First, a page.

Student Opinion: The Uighur Crisis and COVID-19

Update from our Student Corner Blog
Many Uyghur people and goats in a Kashgar, China livestock market with advertising billboards in the background.

The students in Barbara Frey’s human rights internship class in spring 2020 are turning their attention to the human rights impacts of the COVID-19 pandemic on vulnerable groups in the world today. This update comes from Nyakueth Biel, intern with the Human Rights Program.

The Ongoing Uighur Crisis and COVID-19: China authorities must release detainees

The Uighurs are a Muslim ethnic minority group in Xingjiang, China who have been persecuted for their beliefs and way of life. Reportedly, they have been forcibly detained in China and indoctrinated by the government who seeks to suppress their voices and cover-up their wrongdoing. 

Since 2017, there have been approximately 1 million Uighurs sent to internment camps in Xinjiang. When word of these camps spread outside of their barbed wired walls, Chinese officials denied their existence and their intentions for detainment. After photos were circulated, the government later acknowledged the existence of the camps, but claimed they were merely ‘re-educational’ centers established in order to combat terrorism.

The accounts of people who have been placed in the camps assert otherwise. They have been subjected to beatings, interrogations, and xenophobia based on terrorist assumptions. Former detainees share their accounts of beating, torture, The goals of re-education practices are to strip them of their heritage and religion. A BBC article reported a memo leak which detailed the extent of brainwashing techniques and stated that "detainees will only be released when they can demonstrate they have transformed their behaviour, beliefs and language."

What events led up to the Uighur Muslim detainment? 

Assumptions of Uighurs exhibiting a risk of terrorism stem from tensions which arose in the region between Uighurs and Hans. After Xinjiang was economically developed, Han Chinese who constitute a majority in China, were encouraged to migrate to Xinjiang. It is an area in northwestern China originally inhabited by Uighurs for centuries prior to Chinese seizure of the region in 1949. 

Around 2016, Uighurs protested against unfair treatment by the majority who had recently moved there. The Chinese government responded with aggressive surveillance and repression tactics. Various xenophobic laws were passed, which openly targeted Uighurs and other Muslims. Among these were the banning of growing beards, giving children Muslim names, and participating in Ramadan. 

What are the implications of the coronavirus for detainees?

Wuhan China, the epicenter of the coronavirus, is located in central China. Xinjiang, China is located northern to Wuhan, which leaves Xinjiang citizens vulnerable to the spread. The coronavirus outbreak has exacerbated the conditions of vulnerability the Uighurs have been subjected to.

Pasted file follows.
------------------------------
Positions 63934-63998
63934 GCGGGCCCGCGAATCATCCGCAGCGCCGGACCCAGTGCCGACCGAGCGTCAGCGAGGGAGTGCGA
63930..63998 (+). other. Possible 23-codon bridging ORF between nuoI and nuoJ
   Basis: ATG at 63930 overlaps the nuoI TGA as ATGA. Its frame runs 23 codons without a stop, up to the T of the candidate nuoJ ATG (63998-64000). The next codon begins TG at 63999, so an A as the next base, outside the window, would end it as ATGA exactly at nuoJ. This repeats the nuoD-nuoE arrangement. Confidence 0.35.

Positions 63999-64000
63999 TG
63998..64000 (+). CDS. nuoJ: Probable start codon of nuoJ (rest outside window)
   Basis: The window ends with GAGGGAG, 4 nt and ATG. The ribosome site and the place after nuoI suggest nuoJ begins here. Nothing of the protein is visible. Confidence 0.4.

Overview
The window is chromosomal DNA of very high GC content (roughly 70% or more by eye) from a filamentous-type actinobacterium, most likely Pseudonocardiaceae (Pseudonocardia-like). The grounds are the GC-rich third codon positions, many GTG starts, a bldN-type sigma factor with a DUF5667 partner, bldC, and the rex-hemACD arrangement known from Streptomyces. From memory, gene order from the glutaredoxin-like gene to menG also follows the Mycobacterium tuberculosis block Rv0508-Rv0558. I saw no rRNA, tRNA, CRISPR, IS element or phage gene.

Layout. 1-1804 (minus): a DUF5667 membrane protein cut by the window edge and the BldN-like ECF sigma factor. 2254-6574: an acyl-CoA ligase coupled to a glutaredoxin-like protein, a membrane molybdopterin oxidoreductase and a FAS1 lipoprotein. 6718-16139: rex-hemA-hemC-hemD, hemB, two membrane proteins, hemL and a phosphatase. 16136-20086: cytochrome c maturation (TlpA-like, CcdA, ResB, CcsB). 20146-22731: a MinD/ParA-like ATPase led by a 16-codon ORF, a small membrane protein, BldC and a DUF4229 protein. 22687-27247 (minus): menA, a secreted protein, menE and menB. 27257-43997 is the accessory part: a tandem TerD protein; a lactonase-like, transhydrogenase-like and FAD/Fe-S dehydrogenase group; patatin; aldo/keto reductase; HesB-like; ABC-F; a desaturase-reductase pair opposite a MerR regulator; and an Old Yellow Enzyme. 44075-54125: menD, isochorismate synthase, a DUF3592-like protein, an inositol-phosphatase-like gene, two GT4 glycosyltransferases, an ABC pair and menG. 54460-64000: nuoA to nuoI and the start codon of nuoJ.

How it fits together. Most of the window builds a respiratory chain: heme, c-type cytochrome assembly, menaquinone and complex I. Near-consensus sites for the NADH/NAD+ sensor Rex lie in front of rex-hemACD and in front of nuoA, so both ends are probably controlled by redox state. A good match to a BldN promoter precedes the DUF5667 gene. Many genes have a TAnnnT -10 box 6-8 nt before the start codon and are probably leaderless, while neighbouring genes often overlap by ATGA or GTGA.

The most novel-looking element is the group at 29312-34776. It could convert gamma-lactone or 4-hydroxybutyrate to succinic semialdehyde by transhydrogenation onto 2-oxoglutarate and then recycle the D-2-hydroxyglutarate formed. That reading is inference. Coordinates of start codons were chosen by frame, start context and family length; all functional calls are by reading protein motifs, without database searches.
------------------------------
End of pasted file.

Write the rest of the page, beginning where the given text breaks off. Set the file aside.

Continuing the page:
Detainees are kept in close quarters with no option of social distancing or leaving the facility. Their rightful fear comes from being a persecuted minority who are not going to be seen as a priority in providing safety and reasonable prevention measures. 

As of February 28th, authorities confirmed 76 cases in the Uighur region. Many suspect that number could be much larger, considering the history of distorted information released by the government. 

A government spokesperson stated that there is absolutely no risk of an outbreak because all who were in the camps ‘graduated’ and that around 1 million Uighurs have now been released. There is no evidence to support these claims. 

As Chinese officials continue with repression and silencing about this crisis, it’s imperative for increased awareness and international action to be made swiftly - such as placing sanctions on responsible parties in China. 

The Diplomat reports that Uighur Muslims of the diaspora have taken to social media with their concerns. They demand that 1) the World Health Organization investigate the region for evaluation of spread of the virus, 2) international pressure be placed on China to close the camp in light of public health issues, and 3) medical supplies and humanitarian support be given in the region. China has responded by calling their efforts merely a slander campaign. While they continue to deny any international accountability for their role, they claim they are dealing with a strictly internal issue. Human rights issues are not now and never will be ‘internal issues.’

In light of public denial of these crimes and refusal of accountability amid extensive evidence, it’s imperative for increased awareness and international action to be made swiftly - such as placing sanctions on responsible parties in China. With even more lives at stake, the coronavirus has increased the incentive for accelerated proactive measures.

Undergraduate Students
Social Sciences
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